When the opportunity to go on a trek to build a school in another country was first brought up, I instantly felt a pull towards the idea, a desire to be part of it. This special chance at something new seemed exciting and different. The more I sat on the idea of applying to get chosen to go, I realized something pivotal: a trip like this was not going to be “fun.” It was going to be uncomfortable. I would probably miss home. I would feel emotional and surprised by what I saw. But that was the whole point.
BuildOn is a wonderful organization whose mission is to “break the cycle of poverty, illiteracy, and low expectations through service and education.” Today, the organization has been able to help build 1329 schools in underdeveloped countries. This number is growing.
To get into East Hampton’s story a little, originally the trip offered was to go to Nepal. A large group of juniors and a few sophomores filled out a lengthy application with questions asking about character traits, fundraising skills, and some random ones thrown in there. Because there was such a sizable pool of applications, our teacher and coordinator, Mr. Barbour, decided to add a trip before the one to Nepal. This trip was to Nicaragua, where 16 students, including me, ended up going to in April.
This trek would be hard to pull off because each student had to raise around $4000 in just a few months. Once the students going were chosen, we all began reaching out to local companies, friends, and family for donations. It sometimes felt nerve wracking, because money is never an easy thing to ask for. After what felt like ages of waiting for the day to come, we finally were ready to take off to a remote village in Nicaragua. With our stuffed trek bags on our backs and butterflies in our stomachs, we were ready for the journey.
Ironically, we did not end up leaving when we thought we would because of a snowstorm that hit, cancelling our flight. We ended up losing a day on the trip but made up for it by working extra hard. It took quite some time to get to the village, approximately two plane rides and around seven to eight more hours on a bumpy bus ride up the mountain. It felt surreal when we actually got there, and none of us knew what to expect.
When we arrived, we saw kids waving from across a river. One by one, we walked on top of a log to get to our village for the next week. The village held an opening ceremony for us with beautiful dancing, singing, and a production by the kids. The villagers were clearly extremely happy that we finally arrived to their home, and we were too. There was also a flutter of nerves in the air from both sides, but that subsided with time.
From that point, the students split into different size groups and got placed with host families. Although this makes sense, I did not put together the fact that the villagers would not speak English. The first few nights we spent with our host family, there was quite a significant language barrier. Although me and the two others in my house take Spanish at school, our knowledge of the language felt limited because of the way the villagers spoke fast-paced and completely in Spanish.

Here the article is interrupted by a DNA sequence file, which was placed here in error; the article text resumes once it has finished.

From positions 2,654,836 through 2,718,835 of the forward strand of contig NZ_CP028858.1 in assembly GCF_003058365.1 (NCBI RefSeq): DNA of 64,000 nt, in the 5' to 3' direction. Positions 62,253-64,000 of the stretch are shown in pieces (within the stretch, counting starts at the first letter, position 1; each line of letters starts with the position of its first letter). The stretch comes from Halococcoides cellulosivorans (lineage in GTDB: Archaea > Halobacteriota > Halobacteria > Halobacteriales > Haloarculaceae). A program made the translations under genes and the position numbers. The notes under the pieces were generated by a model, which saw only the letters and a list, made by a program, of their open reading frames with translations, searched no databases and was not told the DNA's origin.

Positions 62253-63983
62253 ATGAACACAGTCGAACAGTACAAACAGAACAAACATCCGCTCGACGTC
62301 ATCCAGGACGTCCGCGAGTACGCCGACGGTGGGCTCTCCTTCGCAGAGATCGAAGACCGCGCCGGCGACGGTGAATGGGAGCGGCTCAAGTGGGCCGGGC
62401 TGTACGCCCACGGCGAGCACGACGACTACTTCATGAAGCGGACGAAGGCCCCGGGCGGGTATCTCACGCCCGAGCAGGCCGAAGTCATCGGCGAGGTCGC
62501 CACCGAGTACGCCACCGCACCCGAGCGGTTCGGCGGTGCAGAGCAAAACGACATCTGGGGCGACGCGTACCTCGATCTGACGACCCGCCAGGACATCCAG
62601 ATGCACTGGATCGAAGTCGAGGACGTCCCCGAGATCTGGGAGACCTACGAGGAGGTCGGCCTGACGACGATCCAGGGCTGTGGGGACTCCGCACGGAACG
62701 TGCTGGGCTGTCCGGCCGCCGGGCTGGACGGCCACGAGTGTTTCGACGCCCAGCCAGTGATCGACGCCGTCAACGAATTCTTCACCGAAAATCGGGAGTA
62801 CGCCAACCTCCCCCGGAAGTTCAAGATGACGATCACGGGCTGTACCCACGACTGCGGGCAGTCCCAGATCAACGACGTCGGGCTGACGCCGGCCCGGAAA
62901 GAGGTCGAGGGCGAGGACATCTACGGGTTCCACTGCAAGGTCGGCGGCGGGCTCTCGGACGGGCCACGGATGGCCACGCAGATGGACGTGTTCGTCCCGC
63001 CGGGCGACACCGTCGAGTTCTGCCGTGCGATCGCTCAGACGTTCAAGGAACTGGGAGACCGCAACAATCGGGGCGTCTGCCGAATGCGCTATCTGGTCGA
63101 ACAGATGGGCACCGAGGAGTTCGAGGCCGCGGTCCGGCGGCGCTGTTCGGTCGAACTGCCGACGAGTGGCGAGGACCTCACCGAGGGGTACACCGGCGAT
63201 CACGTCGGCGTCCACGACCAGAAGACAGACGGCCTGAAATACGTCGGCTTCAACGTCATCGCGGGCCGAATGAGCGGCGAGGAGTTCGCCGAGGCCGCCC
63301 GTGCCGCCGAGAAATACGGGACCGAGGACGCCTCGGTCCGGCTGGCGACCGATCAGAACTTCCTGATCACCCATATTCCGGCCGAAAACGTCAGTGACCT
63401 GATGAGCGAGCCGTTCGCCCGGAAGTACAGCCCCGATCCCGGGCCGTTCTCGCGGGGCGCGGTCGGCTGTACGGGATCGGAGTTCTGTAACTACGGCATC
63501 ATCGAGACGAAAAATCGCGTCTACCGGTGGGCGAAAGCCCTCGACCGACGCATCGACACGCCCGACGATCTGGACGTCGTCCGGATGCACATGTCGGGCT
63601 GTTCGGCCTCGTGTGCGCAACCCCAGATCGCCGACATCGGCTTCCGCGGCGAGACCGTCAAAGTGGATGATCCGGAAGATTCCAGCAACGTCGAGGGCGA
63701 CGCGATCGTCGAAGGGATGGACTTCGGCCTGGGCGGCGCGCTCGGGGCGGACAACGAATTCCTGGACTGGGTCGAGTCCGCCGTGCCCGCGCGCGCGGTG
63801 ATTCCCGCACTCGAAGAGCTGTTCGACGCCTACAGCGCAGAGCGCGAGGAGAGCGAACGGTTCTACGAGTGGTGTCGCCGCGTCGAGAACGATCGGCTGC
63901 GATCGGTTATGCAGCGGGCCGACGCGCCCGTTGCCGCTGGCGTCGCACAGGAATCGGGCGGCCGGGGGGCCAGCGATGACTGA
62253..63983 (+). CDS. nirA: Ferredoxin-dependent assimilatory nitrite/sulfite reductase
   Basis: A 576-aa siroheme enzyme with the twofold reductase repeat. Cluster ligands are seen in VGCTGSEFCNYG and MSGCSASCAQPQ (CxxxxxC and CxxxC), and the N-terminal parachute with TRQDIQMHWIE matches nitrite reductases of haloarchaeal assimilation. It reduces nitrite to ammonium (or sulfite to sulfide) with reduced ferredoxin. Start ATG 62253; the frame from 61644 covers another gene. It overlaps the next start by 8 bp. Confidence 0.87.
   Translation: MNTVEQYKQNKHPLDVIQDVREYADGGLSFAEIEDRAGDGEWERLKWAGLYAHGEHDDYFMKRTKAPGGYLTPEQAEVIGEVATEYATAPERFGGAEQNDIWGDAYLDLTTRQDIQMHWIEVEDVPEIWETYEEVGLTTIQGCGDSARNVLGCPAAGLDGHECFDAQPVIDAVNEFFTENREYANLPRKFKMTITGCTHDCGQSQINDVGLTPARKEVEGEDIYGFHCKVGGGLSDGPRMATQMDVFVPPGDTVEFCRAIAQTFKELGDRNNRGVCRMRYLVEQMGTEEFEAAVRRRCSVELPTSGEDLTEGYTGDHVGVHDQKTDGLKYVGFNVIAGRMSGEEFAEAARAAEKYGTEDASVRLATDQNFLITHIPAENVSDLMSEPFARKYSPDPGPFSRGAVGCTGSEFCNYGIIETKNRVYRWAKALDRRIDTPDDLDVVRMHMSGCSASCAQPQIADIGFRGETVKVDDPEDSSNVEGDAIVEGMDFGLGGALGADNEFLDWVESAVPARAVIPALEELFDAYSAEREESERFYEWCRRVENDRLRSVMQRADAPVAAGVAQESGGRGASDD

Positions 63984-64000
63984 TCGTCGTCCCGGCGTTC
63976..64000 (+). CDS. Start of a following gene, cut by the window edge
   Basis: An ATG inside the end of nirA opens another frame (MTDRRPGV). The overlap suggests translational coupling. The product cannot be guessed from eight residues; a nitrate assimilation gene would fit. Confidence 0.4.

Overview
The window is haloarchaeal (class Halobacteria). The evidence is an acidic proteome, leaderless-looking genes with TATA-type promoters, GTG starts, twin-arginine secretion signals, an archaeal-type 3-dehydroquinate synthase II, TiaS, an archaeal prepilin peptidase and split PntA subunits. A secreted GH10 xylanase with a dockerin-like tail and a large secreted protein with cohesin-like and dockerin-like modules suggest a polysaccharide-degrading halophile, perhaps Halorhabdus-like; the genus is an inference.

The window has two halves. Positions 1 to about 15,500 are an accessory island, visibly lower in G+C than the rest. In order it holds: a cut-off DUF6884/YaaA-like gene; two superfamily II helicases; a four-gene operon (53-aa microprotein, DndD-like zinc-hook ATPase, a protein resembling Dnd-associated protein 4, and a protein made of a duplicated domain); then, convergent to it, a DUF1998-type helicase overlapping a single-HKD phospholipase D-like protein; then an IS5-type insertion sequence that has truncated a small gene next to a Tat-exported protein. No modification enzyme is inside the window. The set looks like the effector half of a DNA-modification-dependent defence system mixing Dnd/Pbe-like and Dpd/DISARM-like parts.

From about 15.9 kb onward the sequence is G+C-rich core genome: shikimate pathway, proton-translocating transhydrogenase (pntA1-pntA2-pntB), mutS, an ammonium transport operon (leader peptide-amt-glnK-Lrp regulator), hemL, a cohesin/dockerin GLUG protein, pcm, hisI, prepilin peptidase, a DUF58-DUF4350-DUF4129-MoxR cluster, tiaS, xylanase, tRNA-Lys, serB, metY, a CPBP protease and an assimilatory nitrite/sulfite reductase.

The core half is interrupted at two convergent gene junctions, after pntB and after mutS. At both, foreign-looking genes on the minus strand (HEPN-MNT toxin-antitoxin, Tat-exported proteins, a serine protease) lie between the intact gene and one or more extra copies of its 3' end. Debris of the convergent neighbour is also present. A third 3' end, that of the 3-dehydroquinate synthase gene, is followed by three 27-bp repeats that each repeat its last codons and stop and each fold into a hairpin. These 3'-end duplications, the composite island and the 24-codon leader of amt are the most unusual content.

Everything in Nicaragua was completely different than I expected. The village was constantly shrilling with the sounds of bugs, and the landscape looked surreal because of the mountainous terrain and deep green brush. The houses were very small, our room put together for us with a makeshift divider and a few cots. The bathroom, or “latrine,” was a wooden hut several feet down from our house. The shower was outside with a bucket and some water.
Each morning, we would wake up early and begin to work side by side with the villagers. One of BuildOn’s policies is to ensure that the villagers are working as much as the students on the trek. This is very important to show that the school is not a gift but a collaborative effort. It is also important because after we leave, the village has to continue building what we started. What surprised me most is, despite the living conditions that the villagers faced every day, they genuinely seemed happy. It made me question everything I have ever known about possessions and what is truly important. It also highlighted the importance of family and tradition. I realized that more important than what I would get out of the experience was what the villagers would get, which was an opportunity for a better life.
After a few nights, I felt quite a strong connection with my host family and soon the village. Through the use of translators, we got to have personal talks with the villagers and discussed any questions they had about America and our lifestyle and we got to do the same. We also got to teach the kids some English and they showed us some of their school books and pencils. Before we came in, they had a very small school with only a couple teachers and so all of us were anxious to get the new school up and running.
At the end of our time in Nicaragua, our group felt sad that we were leaving and so did the village. My experience was so special and different. I got to do something completely new and out of my comfort zone. I made very close relationships with everyone on my team and many in the village. I ate a lot of rice and beans, pretty much for breakfast, lunch, and dinner. And we made a huge impact on the village and gave the children the opportunity for a higher level of education.
The experience was very humbling but also it made me realize that all the little problems in my life do not matter. I feel a little melancholy that I will most likely never visit the village again, but also very proud of what we did. If given the opportunity to do this again, I would. I’m sure I speak for many in the group of students that went to Nicaragua when I say that the experience was one I will never forget.